Bullets across the pitch
My friend Norman was lying on a grassy slope at the side of the village cricket field awaiting his turn to bat when Unteroffizer Theo Frank tried to kill his school friends out on the pitch.
Frank was a fair-haired German airman, only 20 years old, the wireless operator and rear gunner of as JU-88 bomber that was racing over the rooftops of New Mills in North Derbyshire one sunny summer’s evening in 1942.
Norman saw Frank’s aircraft, which was accompanied by another bomber, streaking towards the cricket field and thought they were RAF planes on a low-flying exercise, but his friend Roy Bainbridge, who was at the crease and preparing to receive his first ball, raised his bat and stopped the bowler in mid-stride. The aircraft roared over their heads and there was a sudden chatter of machine gun fire. A stream of 7.92mm bullets thudded into the turf in a straight line all the way from cover point to fine leg. The boys threw themselves flat and, mercifully, were unhurt.
A few seconds later they heard a loud explosion and saw smoke rising beyond the stone tower of the village church. The cricket match was abandoned and many of the lads ran to see what had occurred. A bomb dropped from one of the planes had destroyed a couple of houses and killed two people. Then there were more explosions. The war, which until then had seemed so far
away, had suddenly come to New Mills in dark and sombre fashion.
Unteroffizer Frank was one of four airmen in his Junkers plane. The bombers had taken off from their base in France with orders to make a surprise low-level daylight attack on the de Havilland propeller factory at Horwich, near Bolton. They had flown north up the Irish Sea, and to avoid anti-aircraft guns clustered around Merseyside had crossed the coast near Southport before heading for Bolton. Apparently they’d missed their target, and flown on at tree-top height across Lancashire and Cheshire to escape detection by ground radar. At Woodford airfield in Cheshire, where Lancaster bombers were built, they circled the hangars and workshops but, unaccountably, failed to drop their bombs. Then they headed towards the Pennines, still flying at little more than 100ft.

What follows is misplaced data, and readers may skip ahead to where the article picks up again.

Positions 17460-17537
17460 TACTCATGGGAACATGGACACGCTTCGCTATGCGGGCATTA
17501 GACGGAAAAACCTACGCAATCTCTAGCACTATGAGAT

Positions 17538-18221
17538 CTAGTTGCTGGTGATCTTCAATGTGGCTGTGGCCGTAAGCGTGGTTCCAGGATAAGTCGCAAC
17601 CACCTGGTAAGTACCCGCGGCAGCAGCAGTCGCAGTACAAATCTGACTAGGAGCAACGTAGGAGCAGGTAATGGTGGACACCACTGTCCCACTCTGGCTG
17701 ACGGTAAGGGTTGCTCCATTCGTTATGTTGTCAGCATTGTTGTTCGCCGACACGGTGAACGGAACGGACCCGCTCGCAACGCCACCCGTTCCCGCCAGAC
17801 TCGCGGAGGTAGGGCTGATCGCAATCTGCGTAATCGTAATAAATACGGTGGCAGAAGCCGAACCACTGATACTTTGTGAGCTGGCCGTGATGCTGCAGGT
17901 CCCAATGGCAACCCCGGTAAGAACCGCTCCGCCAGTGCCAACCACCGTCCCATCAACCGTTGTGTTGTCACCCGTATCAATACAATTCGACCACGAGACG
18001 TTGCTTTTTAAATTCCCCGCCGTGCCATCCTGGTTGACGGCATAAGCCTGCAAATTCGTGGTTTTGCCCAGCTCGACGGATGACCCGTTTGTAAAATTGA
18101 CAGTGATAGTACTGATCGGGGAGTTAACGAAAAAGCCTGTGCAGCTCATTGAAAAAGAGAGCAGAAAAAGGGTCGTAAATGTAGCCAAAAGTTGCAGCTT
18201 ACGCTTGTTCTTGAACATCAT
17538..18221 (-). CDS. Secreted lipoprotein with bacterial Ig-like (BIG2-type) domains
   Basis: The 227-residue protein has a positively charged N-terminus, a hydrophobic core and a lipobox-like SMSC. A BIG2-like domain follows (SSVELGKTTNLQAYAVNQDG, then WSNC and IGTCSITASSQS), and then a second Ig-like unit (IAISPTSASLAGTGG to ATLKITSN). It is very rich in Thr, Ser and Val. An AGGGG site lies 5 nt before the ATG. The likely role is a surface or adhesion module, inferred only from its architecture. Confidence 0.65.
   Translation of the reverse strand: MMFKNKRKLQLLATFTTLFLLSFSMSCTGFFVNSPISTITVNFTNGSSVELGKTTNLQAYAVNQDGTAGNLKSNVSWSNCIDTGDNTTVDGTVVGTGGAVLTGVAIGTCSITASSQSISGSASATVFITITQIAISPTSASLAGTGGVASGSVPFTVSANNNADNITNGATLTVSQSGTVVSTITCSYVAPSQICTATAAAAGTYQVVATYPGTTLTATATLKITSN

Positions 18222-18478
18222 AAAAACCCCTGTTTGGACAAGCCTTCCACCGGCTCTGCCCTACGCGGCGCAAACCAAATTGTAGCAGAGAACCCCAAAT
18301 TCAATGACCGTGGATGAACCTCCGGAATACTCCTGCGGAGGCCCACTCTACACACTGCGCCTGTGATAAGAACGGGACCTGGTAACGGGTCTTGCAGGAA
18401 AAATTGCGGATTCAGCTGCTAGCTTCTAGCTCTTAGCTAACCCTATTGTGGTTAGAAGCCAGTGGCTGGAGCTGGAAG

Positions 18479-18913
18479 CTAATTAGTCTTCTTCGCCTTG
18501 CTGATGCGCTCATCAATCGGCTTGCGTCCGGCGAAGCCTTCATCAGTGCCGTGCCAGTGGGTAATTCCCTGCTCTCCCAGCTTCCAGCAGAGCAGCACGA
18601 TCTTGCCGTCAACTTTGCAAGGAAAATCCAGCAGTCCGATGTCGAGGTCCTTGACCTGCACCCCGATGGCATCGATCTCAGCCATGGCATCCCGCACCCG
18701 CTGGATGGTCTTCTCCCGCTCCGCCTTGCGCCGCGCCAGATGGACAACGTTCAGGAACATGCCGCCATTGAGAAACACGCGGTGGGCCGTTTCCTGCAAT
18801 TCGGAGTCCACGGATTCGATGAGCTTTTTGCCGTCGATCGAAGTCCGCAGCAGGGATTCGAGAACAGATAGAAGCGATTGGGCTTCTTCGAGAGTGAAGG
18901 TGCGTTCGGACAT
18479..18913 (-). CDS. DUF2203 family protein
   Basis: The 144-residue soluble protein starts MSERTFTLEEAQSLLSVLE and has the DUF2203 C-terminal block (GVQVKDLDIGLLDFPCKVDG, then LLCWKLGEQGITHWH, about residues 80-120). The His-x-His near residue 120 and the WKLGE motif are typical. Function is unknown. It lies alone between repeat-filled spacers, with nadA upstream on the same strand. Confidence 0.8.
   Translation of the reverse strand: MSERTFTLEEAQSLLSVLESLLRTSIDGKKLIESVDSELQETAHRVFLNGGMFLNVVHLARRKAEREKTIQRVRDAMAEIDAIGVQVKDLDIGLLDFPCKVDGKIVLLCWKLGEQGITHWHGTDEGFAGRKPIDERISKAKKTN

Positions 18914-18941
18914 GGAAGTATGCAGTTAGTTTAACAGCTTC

The villages of New Mills and Hayfield were the last clusters of buildings they came across
before reaching high moorland. Frank opened fire with his machine gun, hitting the local gas-holder, a railway signal box and the cricket ground. His colleague, bomb-aimer Horst Wie-berny, released bombs that dropped in the River Goyt and others that demolished two groups of cottages, killing a total of eight people.
F. Sgt Mieczyslaw Popek, whose 303 Sqn. Spitfire downed one of the Junkers. The iron cross seen on the side of his aircraft had been attached to one of the Junkers.
The two planes climbed over the Peak District hills and turned south-east for home, the gunners not being able to resist firing more rounds of ammunition at the windows of Chats-worth House, then in use as a girls’ school, before speeding on over the flat fields of Nottinghamshire and Lincolnshire.
By this time, however, telephone lines were humming and four Polish pilots of 303 Sqn based at Kirton-in-Lindsay, near Scunthorpe, took off in their Spitfires at 8.05pm on an interception course. They immediately sighted the raiders and dived to attack. Fit. Sgt. Popek fired a long burst before
Left: Two cottages demolished when a bomb fell on Hayfield during the 1942 raid.
breaking off only 20 yards from the right-hand German plane. Frank’s colleague, Karl Schute-schneider, sitting immediately behind the pilot, swung his gun upward and fired back desperately at the Spitfire, hitting the fighter’s propeller – but both engines of the Junkers burst into flames and the machine plunged into farm buildings near the small town of Wragby.
The other German aircraft, also damaged, made a forced landing in a nearby field, the crew running from the wreckage until they were taken captive by members of the local Home Guard. Unteroffizer Theo Frank and the fellow members of his crew, however, were killed instantly. It had been a high price to pay for their miniature blitz on New Mills.
When Norman and I walked to school the next morning our path lay across the River Goyt. An unexploded bomb had been pulled out of the river by workmen from a nearby mill and rather recklessly placed in a wheelbarrow on the muddy bank. We walked up to the wheelbarrow – ignorance being bliss – and examined the canister at close quarters. Later in the day warning signs were erected and the entire area cordoned off by police.
Two days later Norman and I returned to the village cricket ground. Much of the excitement had died down. The holes made across the pitch by Theo Frank’s bullets could clearly be seen as play was resumed in the interrupted match. Norman went on to score 27 runs, but I forget which side won.